Nurses teaching CCGs about procurement and the rest of today’s news and comment

Live logo

5.44pm: David Buck of the King’s Fund has blogged about NHS England’s announcement last week on funding allocation.

1.56pm: NHS England announces: “Registration is now open for anyone with an interest in the work of the Specialised Services Clinical Reference Groups (CRGs).”

11.51am: The Independent reports today: “Stark regional differences of cancer mortality and incidence rates are revealed for the first time today by a leading charity, resulting in calls for more to be done to address health inequality in Britain. Cancer Research UK has drawn up a comprehensive breakdown of cancer statistics that can be searched geographically by postcode, healthcare area or local authority.”

10.54am: Waiting times expert Rob Findlay has posted two new articles on his blog. The first analyses the waiting list for the whole of England in June, which grew to the largest size since April 2008.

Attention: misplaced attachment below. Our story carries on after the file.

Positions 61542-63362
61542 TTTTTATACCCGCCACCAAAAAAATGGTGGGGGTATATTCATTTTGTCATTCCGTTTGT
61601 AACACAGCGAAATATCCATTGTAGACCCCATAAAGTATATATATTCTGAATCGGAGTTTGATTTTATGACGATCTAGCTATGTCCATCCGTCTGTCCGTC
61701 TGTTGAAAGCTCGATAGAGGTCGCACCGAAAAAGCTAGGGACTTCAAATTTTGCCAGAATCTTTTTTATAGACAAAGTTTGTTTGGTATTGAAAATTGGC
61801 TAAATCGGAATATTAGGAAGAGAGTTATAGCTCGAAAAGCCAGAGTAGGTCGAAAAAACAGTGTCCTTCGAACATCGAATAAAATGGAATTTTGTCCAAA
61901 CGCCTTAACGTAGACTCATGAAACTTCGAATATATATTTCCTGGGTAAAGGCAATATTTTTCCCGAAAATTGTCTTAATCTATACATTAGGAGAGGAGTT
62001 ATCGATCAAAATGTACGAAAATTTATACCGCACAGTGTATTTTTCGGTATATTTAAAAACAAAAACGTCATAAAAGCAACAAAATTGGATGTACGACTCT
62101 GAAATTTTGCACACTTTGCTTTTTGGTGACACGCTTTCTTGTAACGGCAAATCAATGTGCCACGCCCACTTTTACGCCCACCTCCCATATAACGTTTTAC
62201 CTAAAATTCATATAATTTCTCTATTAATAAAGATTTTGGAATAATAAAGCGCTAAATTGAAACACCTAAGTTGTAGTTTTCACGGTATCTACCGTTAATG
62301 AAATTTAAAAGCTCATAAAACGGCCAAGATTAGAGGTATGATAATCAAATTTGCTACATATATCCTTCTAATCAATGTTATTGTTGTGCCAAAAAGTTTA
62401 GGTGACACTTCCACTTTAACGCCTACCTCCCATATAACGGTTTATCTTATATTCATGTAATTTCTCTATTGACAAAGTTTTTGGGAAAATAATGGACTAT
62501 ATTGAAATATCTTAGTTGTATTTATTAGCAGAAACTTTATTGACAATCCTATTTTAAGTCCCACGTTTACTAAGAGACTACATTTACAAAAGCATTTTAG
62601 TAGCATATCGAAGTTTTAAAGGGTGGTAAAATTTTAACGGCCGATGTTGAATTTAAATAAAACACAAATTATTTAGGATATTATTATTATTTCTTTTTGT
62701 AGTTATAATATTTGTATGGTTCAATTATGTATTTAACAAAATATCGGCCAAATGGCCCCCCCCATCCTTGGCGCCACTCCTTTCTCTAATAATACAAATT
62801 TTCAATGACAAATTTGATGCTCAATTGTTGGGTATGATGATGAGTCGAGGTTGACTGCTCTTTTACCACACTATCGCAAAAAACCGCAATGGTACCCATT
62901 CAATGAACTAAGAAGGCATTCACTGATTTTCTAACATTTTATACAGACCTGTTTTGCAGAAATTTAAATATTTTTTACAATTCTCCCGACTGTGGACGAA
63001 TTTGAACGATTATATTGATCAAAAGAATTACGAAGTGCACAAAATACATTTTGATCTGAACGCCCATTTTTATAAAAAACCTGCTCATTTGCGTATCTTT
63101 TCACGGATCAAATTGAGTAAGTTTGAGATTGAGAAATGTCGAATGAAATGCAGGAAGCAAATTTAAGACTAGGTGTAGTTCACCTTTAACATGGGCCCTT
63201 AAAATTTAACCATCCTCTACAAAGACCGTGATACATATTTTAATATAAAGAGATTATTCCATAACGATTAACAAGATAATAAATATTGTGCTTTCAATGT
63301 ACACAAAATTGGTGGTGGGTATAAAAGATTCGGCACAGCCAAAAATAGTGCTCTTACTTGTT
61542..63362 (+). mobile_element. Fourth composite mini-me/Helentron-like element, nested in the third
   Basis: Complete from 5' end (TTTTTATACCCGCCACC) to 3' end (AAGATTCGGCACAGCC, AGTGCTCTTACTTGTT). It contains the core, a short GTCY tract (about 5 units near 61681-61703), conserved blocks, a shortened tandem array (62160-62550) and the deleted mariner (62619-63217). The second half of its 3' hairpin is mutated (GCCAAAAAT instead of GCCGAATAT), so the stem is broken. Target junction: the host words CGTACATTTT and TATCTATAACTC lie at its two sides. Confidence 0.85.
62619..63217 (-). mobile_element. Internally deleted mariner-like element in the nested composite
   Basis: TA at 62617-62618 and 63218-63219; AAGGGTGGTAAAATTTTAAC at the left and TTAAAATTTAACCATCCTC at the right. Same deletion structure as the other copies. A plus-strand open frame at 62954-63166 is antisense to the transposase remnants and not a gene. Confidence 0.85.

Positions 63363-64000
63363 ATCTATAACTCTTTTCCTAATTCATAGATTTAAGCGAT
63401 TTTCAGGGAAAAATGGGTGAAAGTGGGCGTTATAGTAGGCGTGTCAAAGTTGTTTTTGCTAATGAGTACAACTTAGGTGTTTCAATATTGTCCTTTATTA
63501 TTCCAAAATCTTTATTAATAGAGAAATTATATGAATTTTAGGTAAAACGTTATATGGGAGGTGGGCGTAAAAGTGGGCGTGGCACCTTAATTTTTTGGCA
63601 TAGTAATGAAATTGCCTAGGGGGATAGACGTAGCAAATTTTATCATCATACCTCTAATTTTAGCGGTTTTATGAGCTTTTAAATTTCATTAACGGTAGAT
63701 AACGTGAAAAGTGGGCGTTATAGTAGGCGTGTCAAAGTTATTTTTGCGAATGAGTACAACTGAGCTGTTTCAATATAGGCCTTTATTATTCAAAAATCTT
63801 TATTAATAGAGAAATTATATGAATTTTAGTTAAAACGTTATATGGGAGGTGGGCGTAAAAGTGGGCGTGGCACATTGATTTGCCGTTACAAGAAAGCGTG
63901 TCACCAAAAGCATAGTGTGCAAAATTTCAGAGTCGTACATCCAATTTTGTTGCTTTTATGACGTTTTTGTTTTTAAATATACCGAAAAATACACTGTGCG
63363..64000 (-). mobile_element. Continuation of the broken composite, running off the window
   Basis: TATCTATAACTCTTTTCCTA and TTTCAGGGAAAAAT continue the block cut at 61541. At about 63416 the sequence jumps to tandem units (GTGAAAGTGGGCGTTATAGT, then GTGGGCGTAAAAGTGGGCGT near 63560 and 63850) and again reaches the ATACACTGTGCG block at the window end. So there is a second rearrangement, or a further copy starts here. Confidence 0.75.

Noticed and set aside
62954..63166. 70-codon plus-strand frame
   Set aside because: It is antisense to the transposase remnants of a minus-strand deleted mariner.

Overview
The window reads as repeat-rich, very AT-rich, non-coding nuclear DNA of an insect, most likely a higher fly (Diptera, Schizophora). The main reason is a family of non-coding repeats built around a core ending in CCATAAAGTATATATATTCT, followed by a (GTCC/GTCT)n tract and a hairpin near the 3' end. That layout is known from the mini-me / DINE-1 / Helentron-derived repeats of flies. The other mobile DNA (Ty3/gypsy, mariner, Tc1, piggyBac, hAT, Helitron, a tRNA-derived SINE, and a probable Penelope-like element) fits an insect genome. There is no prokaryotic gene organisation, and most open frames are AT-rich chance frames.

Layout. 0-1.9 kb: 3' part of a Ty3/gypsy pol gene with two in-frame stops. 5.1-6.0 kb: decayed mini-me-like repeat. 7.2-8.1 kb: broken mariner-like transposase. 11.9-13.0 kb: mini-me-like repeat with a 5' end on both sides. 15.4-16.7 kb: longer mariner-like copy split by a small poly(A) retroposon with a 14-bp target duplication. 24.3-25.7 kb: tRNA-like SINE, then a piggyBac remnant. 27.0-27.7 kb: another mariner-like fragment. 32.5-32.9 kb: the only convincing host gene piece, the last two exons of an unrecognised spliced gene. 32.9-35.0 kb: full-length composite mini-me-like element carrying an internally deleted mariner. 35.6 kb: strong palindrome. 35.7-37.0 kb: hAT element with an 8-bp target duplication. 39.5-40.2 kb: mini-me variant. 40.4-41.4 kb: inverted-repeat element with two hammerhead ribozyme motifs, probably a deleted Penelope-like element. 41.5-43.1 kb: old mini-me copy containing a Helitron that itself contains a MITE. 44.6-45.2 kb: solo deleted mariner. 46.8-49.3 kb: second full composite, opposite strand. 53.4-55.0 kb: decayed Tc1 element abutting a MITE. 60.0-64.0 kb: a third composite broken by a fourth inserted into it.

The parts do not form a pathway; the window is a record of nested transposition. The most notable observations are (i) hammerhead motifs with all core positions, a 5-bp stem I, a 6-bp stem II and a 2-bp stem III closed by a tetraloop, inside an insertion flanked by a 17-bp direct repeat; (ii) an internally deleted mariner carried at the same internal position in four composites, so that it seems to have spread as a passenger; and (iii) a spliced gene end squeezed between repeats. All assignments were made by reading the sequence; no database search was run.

His second post looks at the local picture for 18 week waits, and includes interactive maps showing performance by provider or commissioner on one year waits, 18 week waits and total waits.

9.38am: The Financial Times reports: “Doctors in the US who are paid and entertained by drug companies are more than twice as likely to prescribe their products, according to a groundbreaking new study on the influence of industry marketing on medical practices.”

9.38am: The majority of family doctors are concerned that they will not be able to properly care for vulnerable older patients because they are struggling to cope with “spiralling workloads and dwindling resources”, leading doctors said.

9.36am: England’s chief medical officer, Dame Sally Davies, has admitted eating hash cookies at university. A story is here.

8:34am: The boundaries between hospital procurement and healthcare commissioning are being dismantled, leading to increasing opportunities for clinical input into the procurement process.

Today on HSJ’s commissioning channel, Mandie Sunderland says nurses should be involved in procurement as they can save trusts time and money with their frontline experience and knowledge of the clinical products used in patient care.